NEWS: Career histories of two more LAICCC
alumni can now be viewed on the Performing
Arts Legacy Project website - More Info

EVENTS: Hattie Winston, Emily Yancy star in
"Having Our Say" play reading Sat., April 13 at
The Kirk Douglas Theatre -​ More Info


(1920 – 1995)

Recipient: Kashiki / Dotson Award


Robert Kennard was an African-American architect who first met psychiatrist J. Alfred Cannon in the early 1960s.  Through his friendship with Dr. Cannon, he became involved with the newly created Inner City Cultural Center.  At the time, few people of color were seen in plays, on television or in movies.  Kennard was impressed by the idea of providing an outlet for LA’s different cultures through the performing arts, and he found that he shared C. Bernard Jackson’s vision of creating a multicultural space for emerging talent, ideas and collaboration. 

As an architect, he helped Inner City by designing alterations to the theater on Washington Boulevard, the space on New Hampshire and finally the Ivar Theatre in Hollywood.  But in addition to his work as an architect, Kennard also served on the Inner City board of directors, as both a board member and as president of the board.  In the 1960s, he worked with actors Gregory Peck and Marlo Thomas and director Robert Wise in helping raise funds for Inner City.  He was also a strong advocate for providing training in arts administration.  He knew and worked with both Josie Dotson and Elaine Kashiki.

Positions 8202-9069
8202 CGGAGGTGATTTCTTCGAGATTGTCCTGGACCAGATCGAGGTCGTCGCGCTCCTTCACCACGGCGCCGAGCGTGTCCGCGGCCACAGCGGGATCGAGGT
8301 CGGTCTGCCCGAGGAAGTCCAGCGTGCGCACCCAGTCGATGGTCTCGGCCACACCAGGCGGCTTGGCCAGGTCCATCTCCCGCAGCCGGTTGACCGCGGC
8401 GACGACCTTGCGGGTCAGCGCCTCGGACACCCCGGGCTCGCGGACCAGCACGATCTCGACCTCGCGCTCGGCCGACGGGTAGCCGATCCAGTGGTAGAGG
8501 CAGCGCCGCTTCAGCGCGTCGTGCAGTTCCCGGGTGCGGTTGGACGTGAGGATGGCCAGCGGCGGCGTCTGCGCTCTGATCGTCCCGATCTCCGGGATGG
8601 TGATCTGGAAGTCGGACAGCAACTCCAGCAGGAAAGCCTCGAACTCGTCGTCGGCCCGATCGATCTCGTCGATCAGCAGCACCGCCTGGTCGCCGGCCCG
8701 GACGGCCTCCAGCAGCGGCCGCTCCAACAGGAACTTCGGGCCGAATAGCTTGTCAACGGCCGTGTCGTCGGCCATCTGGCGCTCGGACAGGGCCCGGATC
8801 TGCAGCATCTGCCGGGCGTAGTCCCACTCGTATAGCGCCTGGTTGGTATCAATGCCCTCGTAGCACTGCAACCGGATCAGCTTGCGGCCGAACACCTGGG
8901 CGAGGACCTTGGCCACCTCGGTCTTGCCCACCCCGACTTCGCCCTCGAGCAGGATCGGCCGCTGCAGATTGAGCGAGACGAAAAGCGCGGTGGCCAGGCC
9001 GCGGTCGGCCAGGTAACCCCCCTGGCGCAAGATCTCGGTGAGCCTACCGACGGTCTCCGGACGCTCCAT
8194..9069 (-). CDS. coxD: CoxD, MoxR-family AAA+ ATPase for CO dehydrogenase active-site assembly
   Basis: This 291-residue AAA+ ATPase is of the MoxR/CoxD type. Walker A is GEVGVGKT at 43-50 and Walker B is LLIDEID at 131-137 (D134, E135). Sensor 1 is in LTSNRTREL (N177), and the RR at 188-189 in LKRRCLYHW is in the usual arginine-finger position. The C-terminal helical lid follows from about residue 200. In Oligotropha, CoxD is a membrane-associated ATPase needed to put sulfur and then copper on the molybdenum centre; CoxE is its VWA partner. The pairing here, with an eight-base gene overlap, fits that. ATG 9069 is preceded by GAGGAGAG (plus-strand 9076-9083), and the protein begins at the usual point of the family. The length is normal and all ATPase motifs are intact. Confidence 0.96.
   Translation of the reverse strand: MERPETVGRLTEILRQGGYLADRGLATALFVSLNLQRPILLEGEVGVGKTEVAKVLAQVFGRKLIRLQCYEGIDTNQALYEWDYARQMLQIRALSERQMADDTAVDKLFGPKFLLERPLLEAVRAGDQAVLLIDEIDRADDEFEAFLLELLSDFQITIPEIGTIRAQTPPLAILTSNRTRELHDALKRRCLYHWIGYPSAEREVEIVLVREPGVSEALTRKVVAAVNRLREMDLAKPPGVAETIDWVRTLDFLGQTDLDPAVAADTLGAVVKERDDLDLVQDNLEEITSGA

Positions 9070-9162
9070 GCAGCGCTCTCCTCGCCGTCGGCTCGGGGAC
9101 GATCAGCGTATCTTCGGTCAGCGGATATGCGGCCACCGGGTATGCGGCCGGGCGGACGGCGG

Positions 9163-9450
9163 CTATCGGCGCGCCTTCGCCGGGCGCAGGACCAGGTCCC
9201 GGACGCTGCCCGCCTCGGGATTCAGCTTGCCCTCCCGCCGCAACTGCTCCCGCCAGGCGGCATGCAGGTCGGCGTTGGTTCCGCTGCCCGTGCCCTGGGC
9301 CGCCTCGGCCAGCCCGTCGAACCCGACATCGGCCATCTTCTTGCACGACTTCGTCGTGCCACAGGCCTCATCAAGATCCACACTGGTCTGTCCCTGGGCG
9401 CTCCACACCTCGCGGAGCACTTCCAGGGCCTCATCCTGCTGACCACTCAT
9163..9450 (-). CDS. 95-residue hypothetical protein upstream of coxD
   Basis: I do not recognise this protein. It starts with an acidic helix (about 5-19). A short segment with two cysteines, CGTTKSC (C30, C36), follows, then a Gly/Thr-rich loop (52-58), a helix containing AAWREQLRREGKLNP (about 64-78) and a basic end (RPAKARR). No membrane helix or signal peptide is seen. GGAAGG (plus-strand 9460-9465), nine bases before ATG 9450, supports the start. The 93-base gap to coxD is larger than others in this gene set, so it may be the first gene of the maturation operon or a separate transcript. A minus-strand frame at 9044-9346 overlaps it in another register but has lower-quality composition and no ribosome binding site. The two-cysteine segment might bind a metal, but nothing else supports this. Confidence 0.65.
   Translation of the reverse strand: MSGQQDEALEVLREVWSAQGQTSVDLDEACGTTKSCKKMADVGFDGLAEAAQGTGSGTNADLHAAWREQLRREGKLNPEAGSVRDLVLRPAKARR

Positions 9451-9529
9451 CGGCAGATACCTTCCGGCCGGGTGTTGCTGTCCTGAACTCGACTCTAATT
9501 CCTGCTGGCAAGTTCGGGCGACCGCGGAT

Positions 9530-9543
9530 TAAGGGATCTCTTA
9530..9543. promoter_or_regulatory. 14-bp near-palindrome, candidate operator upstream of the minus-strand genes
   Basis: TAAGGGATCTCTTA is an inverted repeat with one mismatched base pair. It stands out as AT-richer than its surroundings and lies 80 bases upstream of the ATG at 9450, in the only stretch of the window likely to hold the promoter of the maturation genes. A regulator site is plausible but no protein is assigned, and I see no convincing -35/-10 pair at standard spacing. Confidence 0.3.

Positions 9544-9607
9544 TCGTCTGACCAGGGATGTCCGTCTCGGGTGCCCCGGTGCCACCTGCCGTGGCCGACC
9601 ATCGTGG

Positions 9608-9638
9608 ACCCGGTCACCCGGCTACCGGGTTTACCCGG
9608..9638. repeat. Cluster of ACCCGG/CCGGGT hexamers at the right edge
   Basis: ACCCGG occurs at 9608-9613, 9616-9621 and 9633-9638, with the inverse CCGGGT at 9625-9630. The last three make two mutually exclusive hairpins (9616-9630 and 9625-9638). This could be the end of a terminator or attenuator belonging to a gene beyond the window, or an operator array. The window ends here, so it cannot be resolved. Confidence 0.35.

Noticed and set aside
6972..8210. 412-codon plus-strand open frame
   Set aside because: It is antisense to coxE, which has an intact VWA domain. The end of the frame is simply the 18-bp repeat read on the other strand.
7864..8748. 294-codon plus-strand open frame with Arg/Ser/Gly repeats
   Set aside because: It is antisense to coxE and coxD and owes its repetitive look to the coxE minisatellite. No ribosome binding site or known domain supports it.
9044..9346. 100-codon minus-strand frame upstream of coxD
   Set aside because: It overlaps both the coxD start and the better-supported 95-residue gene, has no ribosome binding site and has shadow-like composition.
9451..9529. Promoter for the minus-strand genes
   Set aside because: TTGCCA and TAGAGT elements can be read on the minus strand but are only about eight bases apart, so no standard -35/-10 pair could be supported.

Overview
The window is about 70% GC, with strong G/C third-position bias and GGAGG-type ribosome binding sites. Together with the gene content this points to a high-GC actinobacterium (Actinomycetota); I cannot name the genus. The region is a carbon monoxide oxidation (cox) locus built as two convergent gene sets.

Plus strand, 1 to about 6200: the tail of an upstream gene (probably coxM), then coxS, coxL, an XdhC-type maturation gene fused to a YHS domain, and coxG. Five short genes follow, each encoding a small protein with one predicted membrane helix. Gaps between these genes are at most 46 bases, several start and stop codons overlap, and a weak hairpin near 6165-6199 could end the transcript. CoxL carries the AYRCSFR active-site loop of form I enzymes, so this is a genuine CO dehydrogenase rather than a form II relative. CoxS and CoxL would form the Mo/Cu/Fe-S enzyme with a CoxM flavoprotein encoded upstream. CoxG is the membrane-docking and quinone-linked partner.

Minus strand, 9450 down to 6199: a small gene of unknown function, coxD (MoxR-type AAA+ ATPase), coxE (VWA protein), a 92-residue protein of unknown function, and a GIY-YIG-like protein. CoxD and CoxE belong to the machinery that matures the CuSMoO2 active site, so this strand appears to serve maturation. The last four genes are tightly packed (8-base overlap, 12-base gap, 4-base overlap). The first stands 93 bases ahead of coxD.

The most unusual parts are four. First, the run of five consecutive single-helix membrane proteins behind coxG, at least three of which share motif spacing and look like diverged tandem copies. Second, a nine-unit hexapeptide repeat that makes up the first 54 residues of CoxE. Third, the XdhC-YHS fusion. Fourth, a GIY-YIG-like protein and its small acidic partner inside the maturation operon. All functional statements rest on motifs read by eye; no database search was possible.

In his professional life, Kennard was in the second generation of African American architects who were inspired by pioneering black architect Paul R. Williams.  Like Williams, Kennard was born in Los Angeles and founded his firm here in 1957.  He began with residential design and completed some 40 residences through the early 1960s.  One of his first homes, the Zeiger Residence, has been designated a City of Los Angeles Historic-Cultural Monument.  But in the mid- 1960s he shifted his practice to public work. 

Notable projects include the City of Carson City Hall and Community Center that he designed with architects Robert Alexander and Frank Sata, Van Nuys State Office Building with architect Harold Williams, and Parking Structures 1, 3 and 4 at the Los Angeles International Airport, and the Metro Purple Line Wilshire/Normandie Station, as well as other Metro projects.  Two of his last projects completed in the mid-1990s were the City of Los Angeles 77th Street Police Headquarters in which the community room is named in his honor, and a new entrance to the Hollywood Bowl.